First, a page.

Senate Bill 63 (McDaniel) is intended to correct this issue and ensure these funds are used for what was originally intended. It would also prohibit the siphoning of funds out of the special fund to fund the day-to-day operations of the Labor Cabinet and encourages one-time settlements on claims before 1996 - which ultimately will help lower the costs of workers compensation assessments for employers. This bill passed out of committee and now waiting action by the Senate.
If this issue is important to your business, please contact your State Senator by calling 1-800-372-7181 or by e-mail. Visit the Voter Information Center to verify your legislative district and representatives.
Governor’s Tax Reform Package:
This past week, Lt. Governor Jerry Abramson discussed the Governor’s tax proposal to a House budget committee. The Kentucky Competes tax reform plan consists of more than 20 different proposals to restructure the state tax code through a mixture of tax reductions/credits and revenue generating measures including an expansion of the sales tax on selected services. If implemented, the plan is estimated to generate approximately $210 million in new revenues each year. For more details, VISIT HERE for the fiscal impact and VISIT HERE for the impact of the expansion of sales tax on selected services.
Local Option Sales Tax:
Two bills were introduced (SB 135; HB 399) in the House and Senate to amend the state’s constitution to allow local governments the ability to enact up to a 1% local option sales tax for voter approved capital projects with a sunset provision. Thirty-seven other states allow local citizens to vote for or against new projects paid for by a temporary local option sales tax. Drafts of the enabling legislation are still being discussed by interested parties. Lexington Mayor Jim Gray has expressed support for this concept.
BLOG POST BY ANDI JOHNSON, VICE PRESIDENT OF PUBLIC POLICY FOR COMMERCE LEXINGTON INC. | email@example.com
Governor Beshear Announces Tax Reform Plan
Governor Steve Beshear announced his legislative plan to modernize Kentucky’s antiquated tax code and make the Commonwealth more competitive for jobs. Based on recommendations from the Governor’s Blue Ribbon Tax Commission, the Kentucky Competes tax reform plan consists of more than 20 different proposals to restructure the state tax code through a mixture of tax reductions/credits and revenue generating measures.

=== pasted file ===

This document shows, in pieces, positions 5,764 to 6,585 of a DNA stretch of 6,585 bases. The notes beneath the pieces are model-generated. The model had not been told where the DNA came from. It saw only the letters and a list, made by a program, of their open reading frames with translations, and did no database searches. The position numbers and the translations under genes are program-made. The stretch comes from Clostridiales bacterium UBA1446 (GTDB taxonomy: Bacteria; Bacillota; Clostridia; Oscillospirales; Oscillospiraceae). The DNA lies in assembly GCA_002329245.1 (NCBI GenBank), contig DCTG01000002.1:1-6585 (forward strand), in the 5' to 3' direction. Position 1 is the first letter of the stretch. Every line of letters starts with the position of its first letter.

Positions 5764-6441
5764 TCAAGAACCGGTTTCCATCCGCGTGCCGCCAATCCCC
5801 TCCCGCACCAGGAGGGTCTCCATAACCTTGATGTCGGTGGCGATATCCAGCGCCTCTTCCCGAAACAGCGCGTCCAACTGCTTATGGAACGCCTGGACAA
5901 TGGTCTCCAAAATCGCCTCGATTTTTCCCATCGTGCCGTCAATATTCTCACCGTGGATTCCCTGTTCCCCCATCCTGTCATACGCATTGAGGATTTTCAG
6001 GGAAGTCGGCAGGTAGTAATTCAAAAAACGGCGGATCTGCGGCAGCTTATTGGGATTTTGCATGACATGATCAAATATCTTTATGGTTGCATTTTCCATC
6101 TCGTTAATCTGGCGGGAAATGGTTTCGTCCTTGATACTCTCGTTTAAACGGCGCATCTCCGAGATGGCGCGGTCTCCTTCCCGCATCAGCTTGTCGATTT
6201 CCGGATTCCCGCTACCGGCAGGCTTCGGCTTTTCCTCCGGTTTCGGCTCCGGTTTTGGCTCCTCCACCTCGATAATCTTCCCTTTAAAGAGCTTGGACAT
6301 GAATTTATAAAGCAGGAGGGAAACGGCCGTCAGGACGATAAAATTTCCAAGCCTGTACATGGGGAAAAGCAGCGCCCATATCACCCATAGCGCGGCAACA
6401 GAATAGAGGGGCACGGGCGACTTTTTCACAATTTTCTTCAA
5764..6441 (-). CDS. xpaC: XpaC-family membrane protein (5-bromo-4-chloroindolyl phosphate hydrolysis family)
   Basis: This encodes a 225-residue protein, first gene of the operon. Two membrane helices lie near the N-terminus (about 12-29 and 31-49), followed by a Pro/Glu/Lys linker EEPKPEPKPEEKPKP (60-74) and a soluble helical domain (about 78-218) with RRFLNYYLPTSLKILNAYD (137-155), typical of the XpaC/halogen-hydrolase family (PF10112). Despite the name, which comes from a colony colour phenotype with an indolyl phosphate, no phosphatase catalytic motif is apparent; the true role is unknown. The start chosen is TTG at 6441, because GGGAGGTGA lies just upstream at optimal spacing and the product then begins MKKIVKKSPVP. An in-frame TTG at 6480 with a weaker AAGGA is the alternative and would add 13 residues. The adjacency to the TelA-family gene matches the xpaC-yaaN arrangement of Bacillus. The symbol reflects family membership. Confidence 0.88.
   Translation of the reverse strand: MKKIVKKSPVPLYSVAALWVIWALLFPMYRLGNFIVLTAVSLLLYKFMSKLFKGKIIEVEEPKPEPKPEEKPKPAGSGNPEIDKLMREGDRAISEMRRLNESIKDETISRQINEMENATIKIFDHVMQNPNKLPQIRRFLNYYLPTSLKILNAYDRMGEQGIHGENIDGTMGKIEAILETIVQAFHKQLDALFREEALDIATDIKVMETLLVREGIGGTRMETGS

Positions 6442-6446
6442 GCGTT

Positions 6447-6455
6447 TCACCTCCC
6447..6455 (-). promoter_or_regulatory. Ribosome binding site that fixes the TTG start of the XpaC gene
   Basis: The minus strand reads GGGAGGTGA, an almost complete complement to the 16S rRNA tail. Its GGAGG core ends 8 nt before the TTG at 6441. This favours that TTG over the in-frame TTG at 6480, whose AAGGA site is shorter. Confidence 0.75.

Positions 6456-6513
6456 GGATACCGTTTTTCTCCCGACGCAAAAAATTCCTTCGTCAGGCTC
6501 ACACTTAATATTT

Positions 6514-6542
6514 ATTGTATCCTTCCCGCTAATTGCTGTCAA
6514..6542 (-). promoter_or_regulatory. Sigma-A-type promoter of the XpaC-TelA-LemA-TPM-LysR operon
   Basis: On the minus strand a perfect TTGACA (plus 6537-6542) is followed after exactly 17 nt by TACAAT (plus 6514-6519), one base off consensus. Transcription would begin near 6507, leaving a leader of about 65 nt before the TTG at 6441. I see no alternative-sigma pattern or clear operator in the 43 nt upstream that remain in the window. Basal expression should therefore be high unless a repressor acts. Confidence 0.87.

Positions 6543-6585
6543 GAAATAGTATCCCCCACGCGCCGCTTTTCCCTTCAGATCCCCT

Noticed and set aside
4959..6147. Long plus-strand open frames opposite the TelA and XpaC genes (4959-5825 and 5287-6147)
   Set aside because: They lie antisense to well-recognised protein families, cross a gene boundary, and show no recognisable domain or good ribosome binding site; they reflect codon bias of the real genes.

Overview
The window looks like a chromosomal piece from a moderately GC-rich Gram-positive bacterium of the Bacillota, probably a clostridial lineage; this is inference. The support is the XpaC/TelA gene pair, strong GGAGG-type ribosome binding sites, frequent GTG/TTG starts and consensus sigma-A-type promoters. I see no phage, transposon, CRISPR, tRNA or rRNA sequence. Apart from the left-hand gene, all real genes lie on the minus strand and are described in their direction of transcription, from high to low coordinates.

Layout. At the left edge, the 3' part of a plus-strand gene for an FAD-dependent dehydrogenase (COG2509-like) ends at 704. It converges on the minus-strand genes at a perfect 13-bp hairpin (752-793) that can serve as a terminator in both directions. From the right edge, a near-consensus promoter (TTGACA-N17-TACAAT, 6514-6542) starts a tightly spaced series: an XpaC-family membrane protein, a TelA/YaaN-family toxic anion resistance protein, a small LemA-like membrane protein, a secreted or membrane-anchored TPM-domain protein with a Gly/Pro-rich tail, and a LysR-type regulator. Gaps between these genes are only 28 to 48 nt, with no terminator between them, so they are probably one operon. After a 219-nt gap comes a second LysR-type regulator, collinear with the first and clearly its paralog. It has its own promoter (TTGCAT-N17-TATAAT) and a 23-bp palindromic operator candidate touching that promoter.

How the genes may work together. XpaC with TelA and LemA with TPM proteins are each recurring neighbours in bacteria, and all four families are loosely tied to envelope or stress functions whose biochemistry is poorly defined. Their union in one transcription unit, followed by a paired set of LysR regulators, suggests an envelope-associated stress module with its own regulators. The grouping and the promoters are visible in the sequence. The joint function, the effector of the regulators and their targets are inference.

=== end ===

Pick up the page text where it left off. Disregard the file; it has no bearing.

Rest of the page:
If implemented, the plan is estimated to generate approximately $210 million in new revenues each year. In a recent CN2 Politics interview, House Appropriations and Revenue Committee Chairman Rick Rand (D-Bedford) said the plan may help “fill in gaps” in state budget. Rand is expected to file legislation containing the Governor’s tax reform plan in the State House. Senate President Robert Stivers (R-Manchester) said in a Courier-Journal interview the proposal is “a beginning…a point to start the discussion” and reiterated the importance of understanding how the proposal impacts the business community and job creation.
Below are some highlights from the Governor’s tax reform plan. For a complete description of the proposal, CLICK HERE (plan details) and CLICK HERE (fiscal impact).
GOVERNOR’S TAX REFORM PLAN HIGHLIGHTS:
• Broadens the sales tax to include selected services such as the labor associated with installation and repair of taxable goods, certain recreational activities, and certain commercial, residential and personal services. CLICK HERE for more information this proposal.
• Increases tax on cigarettes to $1.
• Reduces retirement income exemption for those with an annual gross income over $80k.
• Applies sales tax and transient room taxes to the entire hotel accommodation price.
• Reduces individual income tax rates.
• Enacts a refundable earned income tax credit for low wage earners.
• Lowers the top corporation income tax rate from 6% to 5.9%.
• Phases in ‘single factor apportionment’ solely on sales for corporation income tax.
• Creates an angel investor tax credit.
Help for Kentucky’s Signature Industries
• Creates an income tax credit for the bourbon industry.
• Exempts sales and use tax on certain equine products, similar to other livestock - and exempts sales tax on pharmaceuticals for food animals.
• Lowers wholesale tax on beer, wine and distilled spirits.
If you have any questions, concerns or comments about this plan, contact Andi Johnson, Commerce Lexington Inc.’s vice president of public policy.